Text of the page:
Children sometimes bring unhealthy lunches to school – that’s a sad fact. When you see a lunch box with no fresh fruit or veg, or that’s wall to wall sugar, or just a packet of noodles, or … well, you get the idea – when you see those lunch boxes, you sigh. But trying to change what lead to that lunch box being in front of that student by policing said lunch box would be wrongheaded.
No educator wants to be in the position of telling kids they should or shouldn’t bring this or that, when in fact they usually have no part in the decision-making around what goes in their lunch box.
Similarly, it’s not at all helpful to create tension with parents by sending home notes about the food they provide. Of course I want students to eat healthily (and eat enough), but making parents feel judged does harm to the home-school relationship, and that is a bad move. The solution has to be focused on education, not policing.
Education for students around what good food looks like, clever buying, balanced diets etc is much more helpful. In my experience, the more clued-up the students are, the more they influence the purchases of the grown ups around then. We all know how insistent small people can be when they want something at the supermarket!
When I was trying to eat more healthily, I charged my year 5-6 students with checking my lunch box each day, and giving me feedback, and by crikey they took to that challenge like ducks to water: “Have you SEEN how much sugar is in that low fat yoghurt, Mrs Khan! Don’t be fooled by that ‘low fat’ thing!” They also wrote me a list of healthy snack foods for 3pm, knowing my tendency to stop at the local garage and make poor choices when driving home around 5 or 6 pm. Given good information and a real life problem to solve, kids will almost always blow your socks off with just how clever they are.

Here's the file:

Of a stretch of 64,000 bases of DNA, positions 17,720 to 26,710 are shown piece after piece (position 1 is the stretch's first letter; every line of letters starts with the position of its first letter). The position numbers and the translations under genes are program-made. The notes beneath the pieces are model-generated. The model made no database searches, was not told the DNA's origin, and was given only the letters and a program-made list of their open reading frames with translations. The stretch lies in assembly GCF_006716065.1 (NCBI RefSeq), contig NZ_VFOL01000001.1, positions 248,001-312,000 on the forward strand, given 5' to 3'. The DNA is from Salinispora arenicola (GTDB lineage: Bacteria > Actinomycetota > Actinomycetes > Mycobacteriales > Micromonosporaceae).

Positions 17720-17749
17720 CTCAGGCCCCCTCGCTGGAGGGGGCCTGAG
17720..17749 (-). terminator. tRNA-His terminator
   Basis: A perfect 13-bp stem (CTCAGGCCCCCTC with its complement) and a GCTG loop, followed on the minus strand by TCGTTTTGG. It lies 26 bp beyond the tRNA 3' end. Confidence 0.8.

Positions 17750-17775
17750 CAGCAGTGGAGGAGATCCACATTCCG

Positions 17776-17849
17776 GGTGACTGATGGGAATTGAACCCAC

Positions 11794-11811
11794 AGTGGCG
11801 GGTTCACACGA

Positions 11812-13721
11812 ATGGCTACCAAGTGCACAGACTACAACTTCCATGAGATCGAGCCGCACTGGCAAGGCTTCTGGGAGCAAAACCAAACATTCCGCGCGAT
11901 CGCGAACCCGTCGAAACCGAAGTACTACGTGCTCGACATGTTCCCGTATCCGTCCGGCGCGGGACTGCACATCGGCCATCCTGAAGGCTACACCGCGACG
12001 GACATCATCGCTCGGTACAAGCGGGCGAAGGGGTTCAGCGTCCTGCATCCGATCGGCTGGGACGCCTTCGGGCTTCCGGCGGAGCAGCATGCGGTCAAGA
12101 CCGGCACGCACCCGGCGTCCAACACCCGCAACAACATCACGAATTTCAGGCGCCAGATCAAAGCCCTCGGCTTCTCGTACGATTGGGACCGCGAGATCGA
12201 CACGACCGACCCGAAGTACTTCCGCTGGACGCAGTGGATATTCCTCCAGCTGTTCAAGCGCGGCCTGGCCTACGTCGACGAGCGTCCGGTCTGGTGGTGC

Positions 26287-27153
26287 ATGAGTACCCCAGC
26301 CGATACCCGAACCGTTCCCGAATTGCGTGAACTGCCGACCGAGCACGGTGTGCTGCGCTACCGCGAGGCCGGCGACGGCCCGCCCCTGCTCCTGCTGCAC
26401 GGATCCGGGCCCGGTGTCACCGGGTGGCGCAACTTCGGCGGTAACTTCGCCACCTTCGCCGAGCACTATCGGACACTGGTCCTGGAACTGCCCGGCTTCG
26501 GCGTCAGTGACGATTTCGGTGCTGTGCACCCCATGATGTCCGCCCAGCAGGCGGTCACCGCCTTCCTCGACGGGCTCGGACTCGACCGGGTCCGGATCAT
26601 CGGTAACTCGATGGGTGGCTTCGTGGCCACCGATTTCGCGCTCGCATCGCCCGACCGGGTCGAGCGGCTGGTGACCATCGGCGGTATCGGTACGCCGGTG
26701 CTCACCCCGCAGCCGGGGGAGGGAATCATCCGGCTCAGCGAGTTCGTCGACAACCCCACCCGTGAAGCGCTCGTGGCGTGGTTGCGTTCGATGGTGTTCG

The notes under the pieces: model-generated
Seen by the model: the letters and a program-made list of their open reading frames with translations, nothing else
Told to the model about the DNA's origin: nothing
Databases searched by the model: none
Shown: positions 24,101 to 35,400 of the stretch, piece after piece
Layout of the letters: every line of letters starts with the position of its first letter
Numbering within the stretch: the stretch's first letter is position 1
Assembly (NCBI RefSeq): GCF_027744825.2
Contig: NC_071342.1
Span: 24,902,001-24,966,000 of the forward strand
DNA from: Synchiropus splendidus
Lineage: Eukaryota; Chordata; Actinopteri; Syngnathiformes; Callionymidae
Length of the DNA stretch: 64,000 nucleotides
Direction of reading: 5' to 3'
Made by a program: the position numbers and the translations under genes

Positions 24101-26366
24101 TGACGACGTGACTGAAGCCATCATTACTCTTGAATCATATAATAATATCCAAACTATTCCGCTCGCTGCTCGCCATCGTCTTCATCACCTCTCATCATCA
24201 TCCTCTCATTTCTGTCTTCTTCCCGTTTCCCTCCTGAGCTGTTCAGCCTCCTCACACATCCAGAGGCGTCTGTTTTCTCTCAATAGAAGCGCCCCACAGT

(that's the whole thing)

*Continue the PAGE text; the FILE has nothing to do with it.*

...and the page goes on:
So focusing on educating kids and letting them educate the adults seems like a good strategic move. But it must be collaborative, done with the community, not at them. Which leads me to the brilliant work done by Julia Milne and her team at The Common Unity Project Aotearoa.
The Common Unity Project is a school-based project with a collaborative community model. It started small and got little to no Ministry or official support, but through sheer tenacity and will power and the support of the school in which she is based, Julia has built a magnificent living model right here in Lower Hutt, NZ.
In their own words, the Project “works collaboratively with Epuni Primary School, a little school with a big heart, in Lower Hutt. We grow food on a disused soccer field – enough to feed our children of Epuni School three times each week. We invite our parents and wider community to come to school each day and learn, share and educate one another. In turn, this has become a collective response to meeting the needs of our children and developing our own resilient solution within our community.”
The Project has brought a community together to learn and grow – literally and figuratively – together. Learning about food is linked with curriculum work – maths, literacy, science, art – you name it, they’ve linked it, and done so meaningfully. Identify the problem, find solutions, get helpers with the skills needed, helpers pass on skills to the kids, helpers learn new skills themselves, and BINGO! we have real life learning. This is what The Community Unity Project does.
The kids are cold? Put a call out for wool and some knitters with a bit of time on their hands, and BINGO! the adults are passing on key skills to kids to make something they all need.
The kids are hungry? Put a call out for helpers to come make a meal using food grown by the kids in the school gardens. The helpers teach the kids, the helpers learn new skills, and they all have enough to eat.
Gardening, cooking, knitting, bike maintenance, building, sewing bee keeping, food budgeting – you name it, they’re onto it.
Real life problems, real life solutions, real life learning. And community.
That’s my kind of model.